the range of shear rate applied and on the its simplicity of fabrication, ease of cleaning
time selected for the ramp (Fig. 1). How- and more than anything else, minimal de-
ever, if a well defined procedure (tempe- struction of the sample structure during
rature, shear rate, shear time, measuring loading (Barnes & Nguyen, 2001). More-
geometry) exists, the indirect method can over, by direct inserting of vane into the ac-
produce very comparable results. One such tual product container the measurements
example is OICCC standard used for tes- can be performed with no disturbance of
ting the liquid chocolate (OICCC, 1973). the material structure, what is especially im-
portant for the materials which exhibit thixo-
3.2. CS (controlled stress) tests or shear tropic behaviour. The food technology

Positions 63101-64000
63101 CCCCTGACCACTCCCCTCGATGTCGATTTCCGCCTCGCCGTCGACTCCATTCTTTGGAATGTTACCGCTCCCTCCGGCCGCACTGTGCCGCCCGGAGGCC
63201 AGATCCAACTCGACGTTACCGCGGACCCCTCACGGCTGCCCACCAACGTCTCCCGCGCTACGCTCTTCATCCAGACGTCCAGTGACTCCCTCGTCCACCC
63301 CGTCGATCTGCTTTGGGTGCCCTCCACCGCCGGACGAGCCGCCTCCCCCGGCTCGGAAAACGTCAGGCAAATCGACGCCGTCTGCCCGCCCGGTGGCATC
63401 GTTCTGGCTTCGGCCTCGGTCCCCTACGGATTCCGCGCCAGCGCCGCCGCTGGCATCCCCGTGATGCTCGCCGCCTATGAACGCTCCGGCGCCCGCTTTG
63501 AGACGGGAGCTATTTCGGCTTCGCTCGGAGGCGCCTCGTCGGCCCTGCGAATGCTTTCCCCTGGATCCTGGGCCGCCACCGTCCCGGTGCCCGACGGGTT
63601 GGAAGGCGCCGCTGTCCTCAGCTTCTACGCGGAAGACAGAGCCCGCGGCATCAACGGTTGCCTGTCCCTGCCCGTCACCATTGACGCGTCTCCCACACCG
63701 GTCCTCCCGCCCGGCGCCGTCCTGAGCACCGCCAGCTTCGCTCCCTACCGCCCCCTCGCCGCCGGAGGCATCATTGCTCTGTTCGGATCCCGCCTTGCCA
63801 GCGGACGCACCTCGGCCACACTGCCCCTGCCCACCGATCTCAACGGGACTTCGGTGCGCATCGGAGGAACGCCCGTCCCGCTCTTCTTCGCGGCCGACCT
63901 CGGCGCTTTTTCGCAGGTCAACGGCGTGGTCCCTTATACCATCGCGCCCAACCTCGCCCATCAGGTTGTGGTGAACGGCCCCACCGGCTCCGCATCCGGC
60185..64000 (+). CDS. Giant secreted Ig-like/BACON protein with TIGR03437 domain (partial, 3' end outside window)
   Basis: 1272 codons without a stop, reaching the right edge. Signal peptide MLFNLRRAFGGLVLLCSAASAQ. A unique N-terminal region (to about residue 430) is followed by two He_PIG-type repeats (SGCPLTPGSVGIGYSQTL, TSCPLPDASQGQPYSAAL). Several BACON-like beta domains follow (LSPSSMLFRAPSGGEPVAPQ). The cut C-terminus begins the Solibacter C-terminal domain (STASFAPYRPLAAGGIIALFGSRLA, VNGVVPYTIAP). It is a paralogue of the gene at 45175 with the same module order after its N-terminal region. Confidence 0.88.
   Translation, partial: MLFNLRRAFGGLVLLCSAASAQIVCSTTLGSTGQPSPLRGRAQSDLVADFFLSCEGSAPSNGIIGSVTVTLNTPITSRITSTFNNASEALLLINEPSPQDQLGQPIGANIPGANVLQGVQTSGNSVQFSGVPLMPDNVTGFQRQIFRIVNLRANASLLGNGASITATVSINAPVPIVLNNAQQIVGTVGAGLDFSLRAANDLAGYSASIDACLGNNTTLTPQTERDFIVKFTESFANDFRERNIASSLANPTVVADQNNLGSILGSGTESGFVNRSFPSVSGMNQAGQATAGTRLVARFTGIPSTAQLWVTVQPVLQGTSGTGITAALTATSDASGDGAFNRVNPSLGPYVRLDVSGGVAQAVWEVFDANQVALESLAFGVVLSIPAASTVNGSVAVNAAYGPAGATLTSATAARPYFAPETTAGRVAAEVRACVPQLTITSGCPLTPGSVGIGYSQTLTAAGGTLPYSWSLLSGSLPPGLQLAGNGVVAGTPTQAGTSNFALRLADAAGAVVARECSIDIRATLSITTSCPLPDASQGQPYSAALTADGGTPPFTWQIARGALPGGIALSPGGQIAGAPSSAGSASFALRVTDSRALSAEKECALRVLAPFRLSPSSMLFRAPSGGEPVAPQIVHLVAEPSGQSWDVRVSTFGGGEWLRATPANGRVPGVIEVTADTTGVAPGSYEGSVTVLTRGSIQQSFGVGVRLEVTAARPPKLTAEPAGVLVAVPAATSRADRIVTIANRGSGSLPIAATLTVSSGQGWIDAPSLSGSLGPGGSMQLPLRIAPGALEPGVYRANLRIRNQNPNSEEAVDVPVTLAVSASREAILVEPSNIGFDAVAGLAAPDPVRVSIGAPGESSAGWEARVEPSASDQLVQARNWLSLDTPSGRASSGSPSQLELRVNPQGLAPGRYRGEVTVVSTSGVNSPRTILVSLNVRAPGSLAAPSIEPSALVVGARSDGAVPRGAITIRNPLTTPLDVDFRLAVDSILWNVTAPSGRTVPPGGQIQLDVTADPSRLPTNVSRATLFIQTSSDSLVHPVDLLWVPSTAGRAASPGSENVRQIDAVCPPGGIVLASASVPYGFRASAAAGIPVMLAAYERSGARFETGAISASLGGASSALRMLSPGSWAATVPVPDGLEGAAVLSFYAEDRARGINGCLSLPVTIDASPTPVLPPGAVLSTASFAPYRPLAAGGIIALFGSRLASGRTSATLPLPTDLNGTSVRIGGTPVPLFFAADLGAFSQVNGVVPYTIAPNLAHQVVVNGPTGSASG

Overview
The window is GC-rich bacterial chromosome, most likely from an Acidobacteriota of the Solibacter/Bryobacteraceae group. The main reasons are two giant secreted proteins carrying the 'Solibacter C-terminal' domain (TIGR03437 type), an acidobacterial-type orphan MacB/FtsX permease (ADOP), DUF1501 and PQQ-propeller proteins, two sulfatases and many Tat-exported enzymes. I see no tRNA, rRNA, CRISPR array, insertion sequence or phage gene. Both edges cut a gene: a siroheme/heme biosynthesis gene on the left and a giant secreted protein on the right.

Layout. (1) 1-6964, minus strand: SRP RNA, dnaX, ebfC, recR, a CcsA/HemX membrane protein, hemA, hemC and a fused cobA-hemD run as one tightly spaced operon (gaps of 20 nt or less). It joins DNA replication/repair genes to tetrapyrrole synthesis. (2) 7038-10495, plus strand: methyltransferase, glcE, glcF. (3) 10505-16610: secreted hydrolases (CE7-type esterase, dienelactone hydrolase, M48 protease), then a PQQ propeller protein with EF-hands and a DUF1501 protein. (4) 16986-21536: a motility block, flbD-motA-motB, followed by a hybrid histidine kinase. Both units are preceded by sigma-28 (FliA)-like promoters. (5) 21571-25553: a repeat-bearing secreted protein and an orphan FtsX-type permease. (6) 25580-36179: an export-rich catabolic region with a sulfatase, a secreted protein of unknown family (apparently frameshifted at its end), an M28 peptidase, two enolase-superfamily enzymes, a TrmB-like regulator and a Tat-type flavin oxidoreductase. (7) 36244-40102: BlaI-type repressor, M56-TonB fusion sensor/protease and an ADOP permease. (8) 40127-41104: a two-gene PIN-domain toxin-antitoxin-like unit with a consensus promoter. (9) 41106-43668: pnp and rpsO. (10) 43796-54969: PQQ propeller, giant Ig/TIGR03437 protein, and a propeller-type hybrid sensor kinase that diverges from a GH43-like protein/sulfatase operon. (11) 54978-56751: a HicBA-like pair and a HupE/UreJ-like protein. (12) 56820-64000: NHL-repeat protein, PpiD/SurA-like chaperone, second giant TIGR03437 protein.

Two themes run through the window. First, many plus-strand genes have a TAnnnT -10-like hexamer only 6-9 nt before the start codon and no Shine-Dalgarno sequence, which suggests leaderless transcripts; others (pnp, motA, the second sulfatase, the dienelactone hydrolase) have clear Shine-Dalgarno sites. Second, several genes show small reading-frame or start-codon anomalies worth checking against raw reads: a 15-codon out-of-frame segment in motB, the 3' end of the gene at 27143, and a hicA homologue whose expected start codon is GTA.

stress ramps groups in the USA headed by Steffe and
For performing shear stress ramp method Daubert (2000) even put an effort to make
the CS rheometer mode has to be em- the vane method a national standard for de-
ployed. termination of the yield stress of food.
10000
plate
serrated plate
CS method (mustard)
The practical problems in using the vane
are that it requires bigger amounts of sam-
1000
vane

100
ple than the plate geometry and that vane-
in-jar measurement are not always possible
Deformation,

10

1 yield stress (sometimes the product are packed in tube


0.1
or in jar having the unsuitable shape). The-
0.01
refore the measurements done in this paper
were recorded using the serrated plate geo-
metry.
1E-3
10 100 1000
Shear stress, (Pa)


The stress ramps measurements can also